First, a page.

Wednesday, June 12, 2013

Jessica Murphy, Parliamentary Bureau

Supreme Court to hear landmark prostitution case

The Supreme Court of Canada. PHOTO: Andre Forget/QMI Agency
PHOTO: Andre Forget/QMI Agency
The Supreme Court of Canada.

OTTAWA — The Supreme Court will hear arguments Thursday on whether to uphold key sections of Canada's prostitution laws.

It's a hot-button case with over 20 interveners scheduled to appear before the court.

Last year, Ontario's Court of Appeal struck down part of the Criminal Code that outlaws "bawdy houses." That ruling would effectively legalize brothels.

It also amended pimping provisions of the code so only those exploiting hookers will be prosecuted. A lower court upheld a ban on communicating for the purpose of prostitution.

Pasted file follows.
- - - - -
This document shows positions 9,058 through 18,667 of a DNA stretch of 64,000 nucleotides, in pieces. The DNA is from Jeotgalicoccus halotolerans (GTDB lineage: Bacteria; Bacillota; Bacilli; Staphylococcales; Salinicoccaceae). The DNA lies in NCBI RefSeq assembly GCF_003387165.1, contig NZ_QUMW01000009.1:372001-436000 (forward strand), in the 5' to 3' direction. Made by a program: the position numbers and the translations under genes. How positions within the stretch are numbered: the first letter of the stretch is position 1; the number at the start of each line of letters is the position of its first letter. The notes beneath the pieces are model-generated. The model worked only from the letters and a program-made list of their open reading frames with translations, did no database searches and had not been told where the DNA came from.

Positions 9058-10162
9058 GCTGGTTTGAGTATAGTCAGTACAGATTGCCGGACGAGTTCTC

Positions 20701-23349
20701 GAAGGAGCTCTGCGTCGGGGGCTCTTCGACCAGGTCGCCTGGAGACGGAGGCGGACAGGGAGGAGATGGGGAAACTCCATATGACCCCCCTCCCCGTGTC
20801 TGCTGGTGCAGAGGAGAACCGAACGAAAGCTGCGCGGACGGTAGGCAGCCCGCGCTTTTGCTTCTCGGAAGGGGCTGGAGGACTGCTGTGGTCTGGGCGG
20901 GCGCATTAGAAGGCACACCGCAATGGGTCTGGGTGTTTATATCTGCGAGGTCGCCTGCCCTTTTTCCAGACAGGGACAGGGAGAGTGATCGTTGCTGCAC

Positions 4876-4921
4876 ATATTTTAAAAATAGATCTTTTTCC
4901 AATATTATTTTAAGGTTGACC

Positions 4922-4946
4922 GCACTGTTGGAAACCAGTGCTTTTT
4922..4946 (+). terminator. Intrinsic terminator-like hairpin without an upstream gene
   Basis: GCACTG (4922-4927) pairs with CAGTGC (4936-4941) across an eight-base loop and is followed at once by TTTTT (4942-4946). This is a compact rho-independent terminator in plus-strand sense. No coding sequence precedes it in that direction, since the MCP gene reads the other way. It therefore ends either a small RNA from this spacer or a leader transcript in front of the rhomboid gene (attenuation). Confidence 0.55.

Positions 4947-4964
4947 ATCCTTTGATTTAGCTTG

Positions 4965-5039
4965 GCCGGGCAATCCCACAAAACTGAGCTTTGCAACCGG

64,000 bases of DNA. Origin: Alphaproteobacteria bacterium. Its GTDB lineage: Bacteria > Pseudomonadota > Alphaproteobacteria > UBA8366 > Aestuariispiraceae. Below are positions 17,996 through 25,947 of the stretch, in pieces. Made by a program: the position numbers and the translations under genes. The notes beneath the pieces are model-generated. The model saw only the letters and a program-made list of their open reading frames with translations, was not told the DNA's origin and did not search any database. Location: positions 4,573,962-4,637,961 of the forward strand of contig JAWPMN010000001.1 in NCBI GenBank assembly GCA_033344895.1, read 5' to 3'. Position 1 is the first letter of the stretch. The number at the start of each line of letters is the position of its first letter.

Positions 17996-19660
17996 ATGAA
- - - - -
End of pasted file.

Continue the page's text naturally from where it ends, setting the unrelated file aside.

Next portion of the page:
The original legal challenge was brought forward by three women, all current or former sex trade workers, including Toronto-area dominatrix Terri-Jean Bedford.

They argue three sections of the code — keeping a brothel, living off the avails of prostitution and communicating for the purpose of prostitution — put prostitutes in danger and infringe on their right to life, liberty and security of the person.

The Court of Appeal found that prostitutes would be safer if they were allowed to work indoors and could hire staff, including security.

Opponents say the sex industry — legalized or not — victimizes women, especially the most vulnerable.

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Created: June 14, 2013
Last modified: July 3, 2013
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